James Canada says that once he meant to say “a live organism” but he left out a syllable, which undoubtedly caused the congregation to gasp.
Donnie Brannen has several stories about the bloopers of other preachers. He heard a syllable stumble like the one above, and another blooper by a preacher friend who was asked by the deacon body at his church to address the issue of women wearing pants to church. As he preached, he said, “When the Bible was written, pants weren’t even invented. What the Bible says, is that men shouldn’t dress as women and women as men. But women’s pants are not men’s clothing. They don’t look the same; they aren’t cut the same. Men, have you tried to get in your wife’s pants lately?”
Now before you get offended at these stories, let’s acknowledge that many Christians need to lighten up and not take ourselves too seriously. The Bible says in Ecclesiastes 3:4 that there is a time to laugh, and Jesus pronounced a blessing on laughter in Luke 6:21. So when the preacher’s tongue gets tangled, smile a mile, forgive, and remember that we are all sinners saved by grace.
In case you missed them, here are the top five blog posts that I wrote in 2017, in order of how many reads they received. Click on each link to read the post:
Article copyright by Bob Rogers
“For the wrath of God is revealed from heaven against all ungodliness and unrighteousness of men, who by their unrighteousness suppress the truth.” – Romans 1:18, ESV
A subject preachers avoid
Many preachers like to talk about God’s love and kindness and say virtually nothing about God’s judgment. So when people see references to God’s wrath, they often get a picture of a primitive tribe in the jungle that thinks it has to sacrifice somebody to appease their angry God. Yet there it is in Romans 1:18. “The wrath of God is being revealed…” Has God lost his temper?
Apparently even the apostle Paul was aware of this kind of thinking, because in Romans 3:5 he asks, “What shall we say? That God is unrighteous to inflict wrath on us?”
Is wrath unworthy of God?
So is wrath unworthy of God? No, not at all. When the Bible talks about God’s wrath, it is referring to His just anger, much as we have justified outrage when we hear about the abuse of a child. Our problem is that we are comfortable with sin that God, in His holiness, finds offensive. But God’s wrath is never vindictive, nor is He an angry monster. God’s wrath is something people choose, and God uses. Let me explain what I mean.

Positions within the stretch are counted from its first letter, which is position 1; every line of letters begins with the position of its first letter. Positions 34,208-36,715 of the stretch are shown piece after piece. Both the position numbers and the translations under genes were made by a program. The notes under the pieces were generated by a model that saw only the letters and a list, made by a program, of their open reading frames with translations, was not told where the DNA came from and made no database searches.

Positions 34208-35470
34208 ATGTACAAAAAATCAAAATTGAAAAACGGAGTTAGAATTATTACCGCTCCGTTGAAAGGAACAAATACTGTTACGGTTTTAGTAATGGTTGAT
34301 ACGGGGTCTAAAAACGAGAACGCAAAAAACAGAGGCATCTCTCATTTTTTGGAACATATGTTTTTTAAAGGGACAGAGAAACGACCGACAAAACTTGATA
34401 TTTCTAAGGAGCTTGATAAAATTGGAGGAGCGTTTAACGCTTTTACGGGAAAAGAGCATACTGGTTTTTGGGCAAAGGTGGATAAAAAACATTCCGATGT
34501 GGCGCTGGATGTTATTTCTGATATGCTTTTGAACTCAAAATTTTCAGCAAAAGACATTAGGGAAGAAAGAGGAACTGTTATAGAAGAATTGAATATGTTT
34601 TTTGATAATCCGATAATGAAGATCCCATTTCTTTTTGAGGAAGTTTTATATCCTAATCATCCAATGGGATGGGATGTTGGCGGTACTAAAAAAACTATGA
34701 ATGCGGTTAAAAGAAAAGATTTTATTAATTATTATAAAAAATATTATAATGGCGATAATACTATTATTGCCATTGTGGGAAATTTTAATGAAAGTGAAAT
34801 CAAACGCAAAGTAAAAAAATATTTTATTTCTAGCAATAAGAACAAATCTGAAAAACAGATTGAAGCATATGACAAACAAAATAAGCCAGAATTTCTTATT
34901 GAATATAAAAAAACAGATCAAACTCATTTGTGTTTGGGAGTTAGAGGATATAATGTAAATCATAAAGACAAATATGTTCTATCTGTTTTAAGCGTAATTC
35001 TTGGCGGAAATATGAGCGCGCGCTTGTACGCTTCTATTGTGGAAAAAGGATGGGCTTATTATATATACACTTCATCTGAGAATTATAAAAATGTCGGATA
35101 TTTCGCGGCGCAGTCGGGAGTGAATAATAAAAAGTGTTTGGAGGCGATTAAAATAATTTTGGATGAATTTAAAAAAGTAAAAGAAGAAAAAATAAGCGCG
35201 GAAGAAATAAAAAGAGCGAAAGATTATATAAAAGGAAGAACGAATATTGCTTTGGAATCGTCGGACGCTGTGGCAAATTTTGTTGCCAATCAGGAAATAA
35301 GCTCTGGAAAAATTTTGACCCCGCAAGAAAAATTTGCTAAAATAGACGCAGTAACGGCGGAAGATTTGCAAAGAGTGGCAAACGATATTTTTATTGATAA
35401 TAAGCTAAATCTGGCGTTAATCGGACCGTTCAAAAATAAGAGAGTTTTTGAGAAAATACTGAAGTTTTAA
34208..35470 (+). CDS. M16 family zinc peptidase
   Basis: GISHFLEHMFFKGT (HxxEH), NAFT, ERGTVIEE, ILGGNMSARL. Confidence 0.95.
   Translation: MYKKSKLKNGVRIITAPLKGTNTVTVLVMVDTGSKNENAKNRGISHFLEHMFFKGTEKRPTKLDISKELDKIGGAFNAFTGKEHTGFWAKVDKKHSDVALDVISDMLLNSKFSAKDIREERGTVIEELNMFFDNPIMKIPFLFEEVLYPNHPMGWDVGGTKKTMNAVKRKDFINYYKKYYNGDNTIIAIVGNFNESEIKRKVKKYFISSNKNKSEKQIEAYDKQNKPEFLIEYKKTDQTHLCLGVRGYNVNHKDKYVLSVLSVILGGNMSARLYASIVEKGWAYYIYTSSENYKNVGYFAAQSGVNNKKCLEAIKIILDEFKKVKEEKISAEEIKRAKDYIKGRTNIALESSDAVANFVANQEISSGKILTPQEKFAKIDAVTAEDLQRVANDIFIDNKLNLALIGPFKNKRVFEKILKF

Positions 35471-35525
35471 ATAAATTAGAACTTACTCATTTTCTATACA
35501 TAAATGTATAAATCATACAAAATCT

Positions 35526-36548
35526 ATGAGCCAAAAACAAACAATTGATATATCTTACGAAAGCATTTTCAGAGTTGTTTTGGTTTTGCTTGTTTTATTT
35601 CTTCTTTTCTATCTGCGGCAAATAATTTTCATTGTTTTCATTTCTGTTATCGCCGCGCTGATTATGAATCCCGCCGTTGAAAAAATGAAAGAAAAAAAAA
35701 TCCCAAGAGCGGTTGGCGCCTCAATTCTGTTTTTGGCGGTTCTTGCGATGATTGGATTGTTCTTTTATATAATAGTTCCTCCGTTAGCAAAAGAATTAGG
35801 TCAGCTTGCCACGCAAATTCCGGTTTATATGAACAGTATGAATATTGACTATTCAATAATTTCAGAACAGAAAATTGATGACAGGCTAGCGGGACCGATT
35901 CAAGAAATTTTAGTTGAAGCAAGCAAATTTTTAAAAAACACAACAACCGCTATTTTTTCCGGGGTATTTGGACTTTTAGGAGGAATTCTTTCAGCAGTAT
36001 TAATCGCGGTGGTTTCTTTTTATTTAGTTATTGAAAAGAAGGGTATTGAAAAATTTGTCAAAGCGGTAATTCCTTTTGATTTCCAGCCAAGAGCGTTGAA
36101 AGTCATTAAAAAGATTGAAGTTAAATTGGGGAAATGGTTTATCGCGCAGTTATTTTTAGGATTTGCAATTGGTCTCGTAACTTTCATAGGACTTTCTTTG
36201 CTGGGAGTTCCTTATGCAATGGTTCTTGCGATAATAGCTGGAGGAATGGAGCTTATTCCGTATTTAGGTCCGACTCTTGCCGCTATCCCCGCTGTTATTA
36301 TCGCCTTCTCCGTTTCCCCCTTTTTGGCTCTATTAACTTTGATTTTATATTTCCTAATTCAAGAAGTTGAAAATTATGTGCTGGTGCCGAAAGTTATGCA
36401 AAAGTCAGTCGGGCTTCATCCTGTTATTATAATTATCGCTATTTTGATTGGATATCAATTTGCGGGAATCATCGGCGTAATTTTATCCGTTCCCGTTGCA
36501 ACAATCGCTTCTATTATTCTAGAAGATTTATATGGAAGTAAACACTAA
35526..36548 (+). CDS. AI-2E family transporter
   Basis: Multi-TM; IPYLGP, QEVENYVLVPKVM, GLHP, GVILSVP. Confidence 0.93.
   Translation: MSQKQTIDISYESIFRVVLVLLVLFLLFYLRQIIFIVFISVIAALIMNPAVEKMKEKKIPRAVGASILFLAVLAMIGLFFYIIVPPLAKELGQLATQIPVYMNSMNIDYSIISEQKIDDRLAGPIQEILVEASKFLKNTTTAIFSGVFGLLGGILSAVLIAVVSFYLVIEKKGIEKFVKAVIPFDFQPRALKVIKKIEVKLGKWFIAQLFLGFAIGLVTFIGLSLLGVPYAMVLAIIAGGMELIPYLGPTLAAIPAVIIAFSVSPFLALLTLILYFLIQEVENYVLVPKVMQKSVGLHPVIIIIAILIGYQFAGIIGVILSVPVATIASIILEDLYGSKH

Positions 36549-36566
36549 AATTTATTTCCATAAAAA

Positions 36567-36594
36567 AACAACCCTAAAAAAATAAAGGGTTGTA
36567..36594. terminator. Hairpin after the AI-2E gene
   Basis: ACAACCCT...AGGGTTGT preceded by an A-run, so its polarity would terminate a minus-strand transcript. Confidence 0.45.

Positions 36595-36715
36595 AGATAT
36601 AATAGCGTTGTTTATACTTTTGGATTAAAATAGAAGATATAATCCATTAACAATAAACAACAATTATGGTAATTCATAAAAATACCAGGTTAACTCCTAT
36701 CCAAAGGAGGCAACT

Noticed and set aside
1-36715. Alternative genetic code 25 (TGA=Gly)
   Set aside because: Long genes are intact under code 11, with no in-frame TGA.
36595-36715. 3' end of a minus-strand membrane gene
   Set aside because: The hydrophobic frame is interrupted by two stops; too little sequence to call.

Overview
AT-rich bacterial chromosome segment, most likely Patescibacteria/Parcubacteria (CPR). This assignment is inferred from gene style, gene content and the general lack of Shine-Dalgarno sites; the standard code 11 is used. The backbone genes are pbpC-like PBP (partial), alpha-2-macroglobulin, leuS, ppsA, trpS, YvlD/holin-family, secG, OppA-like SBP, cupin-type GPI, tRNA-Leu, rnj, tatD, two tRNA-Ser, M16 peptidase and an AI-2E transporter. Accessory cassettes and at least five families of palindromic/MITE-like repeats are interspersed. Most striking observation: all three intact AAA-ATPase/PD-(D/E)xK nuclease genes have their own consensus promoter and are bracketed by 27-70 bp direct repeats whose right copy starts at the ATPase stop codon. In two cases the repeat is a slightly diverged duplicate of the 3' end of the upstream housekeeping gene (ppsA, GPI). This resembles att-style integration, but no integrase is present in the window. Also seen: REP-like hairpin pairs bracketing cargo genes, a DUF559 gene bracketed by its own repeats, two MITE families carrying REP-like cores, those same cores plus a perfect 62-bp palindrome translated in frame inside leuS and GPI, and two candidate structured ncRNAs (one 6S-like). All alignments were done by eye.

God gave them up
After mentioning the wrath of God in Romans 1:18, we read this phrase three times in verses 25, 26 and 28: “God gave them up” or “God gave them over.” What does this mean to say “God gave them up”? Does it mean God gave up on sinners? No, C.S. Lewis explained it well, when he said that basically, there are two kinds of people in the world: those who say to God “Thy will be done,” and those to whom God will say, “thy will be done.” Because when we refuse to obey God, God gives us over to the consequences of our sin.
Paul explains in 1 Corinthians 5:5 the purpose of God giving us over to the consequences of our sin, “hand this man over to Satan, so the sinful nature may be destroyed and his spirit saved on the day of the Lord.”
The purpose of God’s wrath
God knows that if we suffer the consequences of our sin, in order that we, like the prodigal son, will hit rock bottom, realize we have nowhere else to turn, and cry out to God for salvation. And that is when we understand our need for the gospel of Jesus Christ. The ultimate purpose of God’s wrath is to show us our need for the Savior.
Once I met a man at the gym, who told me his testimony of how he was a mean man, who drank and gambled and mistreated his wife and children. I asked him what happened, and he said he lost it all. His wife left him and took the children, and he hit bottom. That’s when he trusted in Jesus Christ, when he had nothing left and he realized his need for God. You could say that God gave him up. But the result was for his good, and for his salvation. That’s good news!